The water treatments of 7D and 15D were sufficient to generate water deficits in plants leading to a significant decreasing on leaf water potential (Ψwf, MPa) (Figure 3), net carbon assimilation rates (A) (Figure 4), stomatal conductance (gs) (Figure 5) and, transpiration (E) (Figure 6) if compared to control plants. Controls plants did not change significantly in Ψwf, remaining always above -1.0 MPa, showing that daily watering was sufficient to maintain high values of Usoil (Figure 2) and low values of Ψwf (Figure 3) throughout the whole experiment. On the other hand, the plants in 7D and 15D treatments showed that the Ψwf values close to -1.0 to -1.45 MPa at the beginning of the experiment and -2.0 and -3.0 MPa after 30 days respectively. However, only plants in the 15D treatment showed statistical differences when compared to control in these days.

 

 

Aiming to evaluate short-therm responses to re-hydration, the plants of 7D and 15D treatments were re-watered 2 days before measurements and sampling at 45th day. Two days after re-watering, plants of 7D and 15D treatments presented an increasing in Ψwf reaching values of -1.0 and -1.12 MPa respectively, showing a rapid leaf rehydration. However, at 60th days, treatments 7D and 15D showed a fast decrease in Ψwf with mean values of -3.3 and -4.3 MPa respectively, with visible effects in gs (Figure 5) and in E (Figure 6), but keeping positive A values (Figure 4). As expected, there was a positive correlation between variations in Usoil and in Ψwf in plants of 7D (r = 0.916; p = 0.010) and 15D (r = 0.828; p = 0.042) treatments, i.e. as soil water availability decreased, the Ψwf also decreased.

As observed for Usoil, the return of daily watering after 75 days of the experiment, allowed the increase in Ψwf from plants under water deficit to values similar to the control plants.

The water deficit imposed to the plants in this study was sufficient to generate changes in content and free energy of water in soils and plants, respectively, which in turn affected the photosynthesis of B. forficata. In fact, the decrease in water content is accompanied by loss of turgor and wilting, disruption in cell expansion, stomatal closure, reduced photosynthesis, affecting plant growth and productivity (Hu & Schmidhalter 1998, Kumar & Sing 1998, Kramer & Boyer 1995).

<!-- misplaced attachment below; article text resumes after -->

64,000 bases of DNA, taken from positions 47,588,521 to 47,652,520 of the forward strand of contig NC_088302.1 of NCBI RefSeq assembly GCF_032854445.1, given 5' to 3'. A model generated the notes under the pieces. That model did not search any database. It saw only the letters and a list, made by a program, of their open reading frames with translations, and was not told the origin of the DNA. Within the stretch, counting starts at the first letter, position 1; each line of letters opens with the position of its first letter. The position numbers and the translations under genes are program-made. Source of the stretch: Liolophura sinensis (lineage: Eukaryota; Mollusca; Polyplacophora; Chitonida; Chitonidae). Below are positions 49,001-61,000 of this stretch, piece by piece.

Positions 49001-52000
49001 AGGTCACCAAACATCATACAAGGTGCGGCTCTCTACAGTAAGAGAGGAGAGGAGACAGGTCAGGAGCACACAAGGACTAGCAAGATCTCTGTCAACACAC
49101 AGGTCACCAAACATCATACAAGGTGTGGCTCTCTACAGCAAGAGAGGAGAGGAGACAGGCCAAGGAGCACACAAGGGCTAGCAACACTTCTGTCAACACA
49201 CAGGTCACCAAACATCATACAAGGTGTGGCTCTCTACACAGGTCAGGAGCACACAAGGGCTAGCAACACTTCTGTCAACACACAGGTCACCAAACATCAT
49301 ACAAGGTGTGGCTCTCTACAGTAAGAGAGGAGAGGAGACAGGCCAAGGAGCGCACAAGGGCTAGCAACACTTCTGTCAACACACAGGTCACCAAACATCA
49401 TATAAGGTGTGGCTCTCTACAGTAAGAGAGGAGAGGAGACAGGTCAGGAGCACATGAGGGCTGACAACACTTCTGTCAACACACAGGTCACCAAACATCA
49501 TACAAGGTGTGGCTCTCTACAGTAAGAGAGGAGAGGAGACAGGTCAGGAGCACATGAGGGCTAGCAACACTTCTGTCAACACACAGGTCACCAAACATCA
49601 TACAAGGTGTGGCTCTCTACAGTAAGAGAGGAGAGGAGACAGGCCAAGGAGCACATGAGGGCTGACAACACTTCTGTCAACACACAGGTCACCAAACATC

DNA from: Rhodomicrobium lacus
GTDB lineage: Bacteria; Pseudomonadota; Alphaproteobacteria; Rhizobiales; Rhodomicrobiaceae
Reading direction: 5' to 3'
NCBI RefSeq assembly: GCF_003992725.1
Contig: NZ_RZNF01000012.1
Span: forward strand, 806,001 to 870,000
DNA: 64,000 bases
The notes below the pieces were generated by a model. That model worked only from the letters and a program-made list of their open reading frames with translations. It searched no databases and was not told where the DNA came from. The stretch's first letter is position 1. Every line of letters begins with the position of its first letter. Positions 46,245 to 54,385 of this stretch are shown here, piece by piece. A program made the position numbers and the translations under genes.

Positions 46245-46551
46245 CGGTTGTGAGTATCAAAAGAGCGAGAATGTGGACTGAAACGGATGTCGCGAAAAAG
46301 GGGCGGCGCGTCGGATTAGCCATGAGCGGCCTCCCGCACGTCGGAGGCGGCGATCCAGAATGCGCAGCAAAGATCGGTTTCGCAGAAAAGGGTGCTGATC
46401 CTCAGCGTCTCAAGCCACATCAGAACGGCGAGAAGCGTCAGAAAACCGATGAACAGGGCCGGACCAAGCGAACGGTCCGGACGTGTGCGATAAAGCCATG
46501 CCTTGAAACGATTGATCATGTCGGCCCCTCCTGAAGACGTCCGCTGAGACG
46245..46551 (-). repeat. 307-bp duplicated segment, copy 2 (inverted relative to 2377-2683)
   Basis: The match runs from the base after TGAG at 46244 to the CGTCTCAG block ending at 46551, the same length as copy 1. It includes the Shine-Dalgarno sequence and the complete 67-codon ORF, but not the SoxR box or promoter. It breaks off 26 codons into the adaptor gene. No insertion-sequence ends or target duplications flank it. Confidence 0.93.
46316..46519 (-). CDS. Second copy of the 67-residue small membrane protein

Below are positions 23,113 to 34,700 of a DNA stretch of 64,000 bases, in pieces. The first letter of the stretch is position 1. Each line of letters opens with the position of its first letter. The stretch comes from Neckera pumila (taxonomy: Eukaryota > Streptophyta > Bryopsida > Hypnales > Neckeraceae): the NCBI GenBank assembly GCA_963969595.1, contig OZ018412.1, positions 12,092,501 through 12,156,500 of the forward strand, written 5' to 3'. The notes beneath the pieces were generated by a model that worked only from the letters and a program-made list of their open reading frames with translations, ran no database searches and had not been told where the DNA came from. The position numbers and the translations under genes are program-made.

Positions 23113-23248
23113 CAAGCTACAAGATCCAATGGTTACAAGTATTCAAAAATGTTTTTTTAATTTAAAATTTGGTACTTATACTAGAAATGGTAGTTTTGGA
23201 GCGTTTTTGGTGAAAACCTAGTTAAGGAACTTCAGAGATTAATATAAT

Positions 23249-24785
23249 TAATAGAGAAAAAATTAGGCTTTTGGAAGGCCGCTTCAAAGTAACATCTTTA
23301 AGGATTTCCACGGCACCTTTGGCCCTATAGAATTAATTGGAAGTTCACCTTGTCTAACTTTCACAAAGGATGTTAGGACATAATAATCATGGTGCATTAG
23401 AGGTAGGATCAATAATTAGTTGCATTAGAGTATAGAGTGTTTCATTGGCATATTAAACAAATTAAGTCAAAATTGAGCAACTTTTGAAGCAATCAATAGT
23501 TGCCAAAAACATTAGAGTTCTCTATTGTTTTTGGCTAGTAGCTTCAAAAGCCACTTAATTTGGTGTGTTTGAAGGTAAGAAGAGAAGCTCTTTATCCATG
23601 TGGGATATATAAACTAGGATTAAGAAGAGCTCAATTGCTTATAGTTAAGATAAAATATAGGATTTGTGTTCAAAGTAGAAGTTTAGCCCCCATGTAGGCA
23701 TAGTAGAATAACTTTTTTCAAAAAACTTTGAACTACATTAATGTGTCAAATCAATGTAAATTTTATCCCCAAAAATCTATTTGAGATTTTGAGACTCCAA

Associated to measurements of water potential (Figure 3), net carbon assimilation rates (A) (Figure 4) in response to photosynthetically active radiation (PAR) showed a positive relation of dependency of plants B. forficata to soil water availability.

As observed in figure 4, A in 7D and 15D treatments was already affected at 15th days of the experiment with values always lower than the control, including negative rates observed on the 30th day of experiment. The re-watering of plants in 7D and 15D treatments two days before the 45th days favored the recovering of positive photosynthetic rates returning to zero and negative values at 60th and 75th days of experiment.

During the experiment the higher value of Amax in B. forficata was observed in control plants (12 µmol CO2 m-2 s-1) that showed values always higher than plants of 7D and 15D treatments until the 75th day . However, with the return of daily watering, Amax of plants in the 7D and 15D treatments showed values of 7.8 and 9.6 µmol CO2 m-2 s-1 respectively at the 90th day, which were significantly higher than control plants (4.7 µmol CO2 m-2 s-1).